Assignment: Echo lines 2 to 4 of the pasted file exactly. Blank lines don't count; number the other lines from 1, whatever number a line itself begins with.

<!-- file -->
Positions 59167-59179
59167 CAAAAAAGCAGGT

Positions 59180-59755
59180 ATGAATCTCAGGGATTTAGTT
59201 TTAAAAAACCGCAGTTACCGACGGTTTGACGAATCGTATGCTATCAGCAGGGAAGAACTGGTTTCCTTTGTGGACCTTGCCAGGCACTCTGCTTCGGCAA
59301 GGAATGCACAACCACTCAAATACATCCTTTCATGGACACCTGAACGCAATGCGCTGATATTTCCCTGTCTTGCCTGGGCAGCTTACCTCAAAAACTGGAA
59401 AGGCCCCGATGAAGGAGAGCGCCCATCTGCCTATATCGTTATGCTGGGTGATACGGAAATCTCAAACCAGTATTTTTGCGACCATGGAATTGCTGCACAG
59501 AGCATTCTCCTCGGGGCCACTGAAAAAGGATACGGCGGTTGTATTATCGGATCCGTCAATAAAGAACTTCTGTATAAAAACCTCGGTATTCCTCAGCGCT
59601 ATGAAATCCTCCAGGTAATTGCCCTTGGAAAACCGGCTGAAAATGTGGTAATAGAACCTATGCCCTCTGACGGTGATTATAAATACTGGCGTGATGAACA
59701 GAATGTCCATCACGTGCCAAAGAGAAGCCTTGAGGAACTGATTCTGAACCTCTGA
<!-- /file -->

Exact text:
59167 CAAAAAAGCAGGT

Positions 59180-59755
59180 ATGAATCTCAGGGATTTAGTT